Some days after I close my laptop, I’d like to pick up a novel and read or work on a short story project, but then feel like I just need to empty my mind of all the snippets and clips of textual information I’ve consumed that day. News blurbs, thought pieces, emails, provocative tweets, more emails, more news blurbs… Frequently I’ll turn to a TV show or a social media binge in place of the novel. My brain can’t take any more text. It’s burnt out.
It’s no secret contemporary Americans live in a sea of images and videos. YouTube, Instagram, TikTok, and Facebook all vie for human attention through images and color schemes designed to catch the distracted eye. However, we’re also awash in “a sea of words”, most of which are mediated by our screens. Even in an information age when we’re reading and ingesting more “text” than ever, do we know more and think more critically than prior generations?
Reading Ourselves to Death
Kit Wilson, a writer living in London, wrote a fascinating article in The New Atlantis contending that an ample amount of text might be diminishing our capacity to experience and contemplate the real world. Our surroundings become “abstracted,” and we prefer quantifying our experience with a torrent of information that tries to make sense of our existence. The article’s title, “Reading Ourselves to Death,” is derivative of Neil Postman’s classic warning of the rising entertainment culture in the West, Amusing Ourselves to Death.
It seems difficult enough to get people to read anything, given the shallow waters of the internet and the ever-waning attention of the typical American mind. Images, clips, and videos, always flitting on our screens, seem to be the obvious culprit in the search for the attention thief. But Wilson shows that, in fact, we deal with text constantly—through texting, email, social media posts, etc. He writes,
Every minute, humans send 220 million emails, 70 million WhatsApp and Facebook messages, 16 million texts, 530,000 tweets, and make 6 million Google searches. The journalist Nick Bilton has estimated that each day the average Internet user now sees as many as 490,000 words — more than War and Peace.-Kit Carson, Reading Ourselves to Death — The New Atlantis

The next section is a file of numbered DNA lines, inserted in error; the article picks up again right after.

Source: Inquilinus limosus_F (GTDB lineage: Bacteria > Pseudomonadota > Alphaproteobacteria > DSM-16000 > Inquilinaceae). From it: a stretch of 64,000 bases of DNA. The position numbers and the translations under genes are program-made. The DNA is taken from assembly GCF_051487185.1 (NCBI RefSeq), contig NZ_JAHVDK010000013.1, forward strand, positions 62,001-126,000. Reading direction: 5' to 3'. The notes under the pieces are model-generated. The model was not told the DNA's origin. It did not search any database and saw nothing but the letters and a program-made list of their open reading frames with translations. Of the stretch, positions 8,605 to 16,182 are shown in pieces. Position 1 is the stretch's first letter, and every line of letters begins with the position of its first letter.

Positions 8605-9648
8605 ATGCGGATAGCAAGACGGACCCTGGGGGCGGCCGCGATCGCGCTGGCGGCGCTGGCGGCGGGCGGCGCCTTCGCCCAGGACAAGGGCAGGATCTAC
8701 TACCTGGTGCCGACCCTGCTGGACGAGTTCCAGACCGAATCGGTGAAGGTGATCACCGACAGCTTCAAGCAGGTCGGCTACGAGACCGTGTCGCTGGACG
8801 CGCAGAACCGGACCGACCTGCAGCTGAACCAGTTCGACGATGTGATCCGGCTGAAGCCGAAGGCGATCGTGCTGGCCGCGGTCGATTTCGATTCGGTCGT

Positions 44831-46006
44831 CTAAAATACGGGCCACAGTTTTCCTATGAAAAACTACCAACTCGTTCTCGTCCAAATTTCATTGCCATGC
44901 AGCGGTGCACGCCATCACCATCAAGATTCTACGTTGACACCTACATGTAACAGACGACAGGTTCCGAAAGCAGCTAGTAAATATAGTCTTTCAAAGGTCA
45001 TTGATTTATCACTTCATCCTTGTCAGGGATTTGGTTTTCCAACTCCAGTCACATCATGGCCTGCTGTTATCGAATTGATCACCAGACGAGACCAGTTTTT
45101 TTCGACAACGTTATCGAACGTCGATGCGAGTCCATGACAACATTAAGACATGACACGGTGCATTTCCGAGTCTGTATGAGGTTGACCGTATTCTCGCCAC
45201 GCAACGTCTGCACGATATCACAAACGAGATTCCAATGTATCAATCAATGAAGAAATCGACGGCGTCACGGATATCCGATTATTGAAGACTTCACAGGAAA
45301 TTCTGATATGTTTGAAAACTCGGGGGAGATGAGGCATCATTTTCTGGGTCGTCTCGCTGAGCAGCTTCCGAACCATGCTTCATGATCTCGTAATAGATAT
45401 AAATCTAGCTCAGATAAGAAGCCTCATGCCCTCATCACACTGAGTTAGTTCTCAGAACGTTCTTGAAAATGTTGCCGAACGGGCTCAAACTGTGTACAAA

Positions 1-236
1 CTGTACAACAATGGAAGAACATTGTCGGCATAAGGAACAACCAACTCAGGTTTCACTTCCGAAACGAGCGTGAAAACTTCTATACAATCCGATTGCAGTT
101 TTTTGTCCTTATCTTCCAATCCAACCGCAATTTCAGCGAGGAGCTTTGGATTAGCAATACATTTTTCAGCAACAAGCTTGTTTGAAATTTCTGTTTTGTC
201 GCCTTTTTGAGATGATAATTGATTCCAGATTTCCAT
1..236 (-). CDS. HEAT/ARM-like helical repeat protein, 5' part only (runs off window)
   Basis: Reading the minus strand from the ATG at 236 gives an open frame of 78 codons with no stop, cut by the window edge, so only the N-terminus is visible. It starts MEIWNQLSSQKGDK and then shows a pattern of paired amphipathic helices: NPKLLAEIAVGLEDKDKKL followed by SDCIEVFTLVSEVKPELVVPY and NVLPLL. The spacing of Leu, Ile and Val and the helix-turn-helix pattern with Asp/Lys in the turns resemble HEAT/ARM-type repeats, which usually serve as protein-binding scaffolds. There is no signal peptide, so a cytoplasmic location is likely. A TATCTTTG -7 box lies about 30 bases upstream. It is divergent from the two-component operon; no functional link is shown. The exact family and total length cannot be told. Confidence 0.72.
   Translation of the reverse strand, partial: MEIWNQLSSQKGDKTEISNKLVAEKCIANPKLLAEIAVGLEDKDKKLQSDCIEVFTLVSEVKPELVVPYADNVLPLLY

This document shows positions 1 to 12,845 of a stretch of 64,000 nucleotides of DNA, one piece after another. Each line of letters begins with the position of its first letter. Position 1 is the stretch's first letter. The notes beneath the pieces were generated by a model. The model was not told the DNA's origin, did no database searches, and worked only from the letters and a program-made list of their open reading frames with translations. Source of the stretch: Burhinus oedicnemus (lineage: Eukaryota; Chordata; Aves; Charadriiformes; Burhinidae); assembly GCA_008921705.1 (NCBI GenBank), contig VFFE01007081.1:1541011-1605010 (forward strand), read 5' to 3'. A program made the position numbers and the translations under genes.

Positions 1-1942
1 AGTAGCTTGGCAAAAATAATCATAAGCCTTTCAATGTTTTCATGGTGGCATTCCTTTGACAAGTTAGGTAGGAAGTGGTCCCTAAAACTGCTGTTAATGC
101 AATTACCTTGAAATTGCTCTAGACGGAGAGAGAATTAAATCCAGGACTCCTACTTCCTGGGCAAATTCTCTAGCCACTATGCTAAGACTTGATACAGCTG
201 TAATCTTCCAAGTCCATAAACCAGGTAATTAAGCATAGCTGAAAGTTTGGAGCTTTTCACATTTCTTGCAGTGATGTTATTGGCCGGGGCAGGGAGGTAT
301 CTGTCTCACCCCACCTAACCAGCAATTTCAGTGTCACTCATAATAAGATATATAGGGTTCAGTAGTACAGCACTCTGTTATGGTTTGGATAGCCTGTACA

The data is staggering, especially that bit about War and Peace! But it’s not that hard to believe. Some days I skim dozens of articles but barely remember any of them. So, what has this immersion in online text done to our minds, and how does it remove us from the real world?
Conceiving Abstract Worlds
Wilson notes that when we’re bombarded with words on our phones, it can get to the point where it feels strange to simply look out into a world that isn’t giving us lines of dictation. Wilson comments that it’s like we almost expect the “blank walls” to start talking to us and spin a narrative to make sense of our experience. We get uncomfortable just sitting there. The end result of overly ingesting text on a screen is an abstract, vague world—one that’s hard to relate to and experience without having someone dictate its meaning to us. Wilson writes,
Every time we read, we inevitably conceptualize the world, in perhaps an ever-increasingly abstract way. And it’s conceivable that we may reach a point where those abstracting effects go too far.”
If we constantly skim information online content, this makes it harder to feel connected to one’s surroundings.
What’s Language For?
At the end of a long day of skimming online information, it’s not a mindless Netflix binge that I need; it’s reconnection with the real world and real people. The written word, at its best, communicates ideas, thoughts, and descriptions in a way that enriches and deepens our experience of reality. Sitting down to read War and Peace intently for an hour, in my experience, did enrich my life and provoke reflection about deeper things. Swimming through waves of online text, darting from tab to tab, usually doesn’t.
If language is supposed to deepen our attention and love of the real and to establish relationship between persons, then an avalanche of online text, including the faceless ChatGPT responses, will not get us there, as Wilson notes.